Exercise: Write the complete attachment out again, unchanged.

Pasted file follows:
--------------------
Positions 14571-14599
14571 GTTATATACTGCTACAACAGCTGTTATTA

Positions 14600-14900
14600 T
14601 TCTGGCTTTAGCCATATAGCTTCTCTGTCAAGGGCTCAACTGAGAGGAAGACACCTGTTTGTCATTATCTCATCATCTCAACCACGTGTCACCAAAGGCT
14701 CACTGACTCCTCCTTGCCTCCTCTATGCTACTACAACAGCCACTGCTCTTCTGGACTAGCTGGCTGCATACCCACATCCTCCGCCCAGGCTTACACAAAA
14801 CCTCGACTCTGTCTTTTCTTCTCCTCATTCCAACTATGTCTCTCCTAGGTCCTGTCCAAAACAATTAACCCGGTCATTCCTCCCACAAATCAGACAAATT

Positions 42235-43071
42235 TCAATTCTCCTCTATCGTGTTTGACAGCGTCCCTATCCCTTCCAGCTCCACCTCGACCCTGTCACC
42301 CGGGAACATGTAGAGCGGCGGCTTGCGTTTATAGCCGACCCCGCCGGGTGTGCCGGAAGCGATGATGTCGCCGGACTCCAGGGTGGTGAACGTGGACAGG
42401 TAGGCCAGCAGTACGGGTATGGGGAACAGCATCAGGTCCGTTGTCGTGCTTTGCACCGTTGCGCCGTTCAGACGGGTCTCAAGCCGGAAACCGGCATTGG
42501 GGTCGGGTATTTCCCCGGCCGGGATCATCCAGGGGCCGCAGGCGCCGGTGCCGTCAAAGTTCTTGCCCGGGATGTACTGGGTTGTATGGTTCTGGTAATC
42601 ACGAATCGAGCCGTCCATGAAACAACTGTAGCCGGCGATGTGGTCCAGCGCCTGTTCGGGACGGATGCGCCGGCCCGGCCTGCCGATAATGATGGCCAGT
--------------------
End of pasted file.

Positions 14571-14599
14571 GTTATATACTGCTACAACAGCTGTTATTA

Positions 14600-14900
14600 T
14601 TCTGGCTTTAGCCATATAGCTTCTCTGTCAAGGGCTCAACTGAGAGGAAGACACCTGTTTGTCATTATCTCATCATCTCAACCACGTGTCACCAAAGGCT
14701 CACTGACTCCTCCTTGCCTCCTCTATGCTACTACAACAGCCACTGCTCTTCTGGACTAGCTGGCTGCATACCCACATCCTCCGCCCAGGCTTACACAAAA
14801 CCTCGACTCTGTCTTTTCTTCTCCTCATTCCAACTATGTCTCTCCTAGGTCCTGTCCAAAACAATTAACCCGGTCATTCCTCCCACAAATCAGACAAATT

Positions 42235-43071
42235 TCAATTCTCCTCTATCGTGTTTGACAGCGTCCCTATCCCTTCCAGCTCCACCTCGACCCTGTCACC
42301 CGGGAACATGTAGAGCGGCGGCTTGCGTTTATAGCCGACCCCGCCGGGTGTGCCGGAAGCGATGATGTCGCCGGACTCCAGGGTGGTGAACGTGGACAGG
42401 TAGGCCAGCAGTACGGGTATGGGGAACAGCATCAGGTCCGTTGTCGTGCTTTGCACCGTTGCGCCGTTCAGACGGGTCTCAAGCCGGAAACCGGCATTGG
42501 GGTCGGGTATTTCCCCGGCCGGGATCATCCAGGGGCCGCAGGCGCCGGTGCCGTCAAAGTTCTTGCCCGGGATGTACTGGGTTGTATGGTTCTGGTAATC
42601 ACGAATCGAGCCGTCCATGAAACAACTGTAGCCGGCGATGTGGTCCAGCGCCTGTTCGGGACGGATGCGCCGGCCCGGCCTGCCGATAATGATGGCCAGT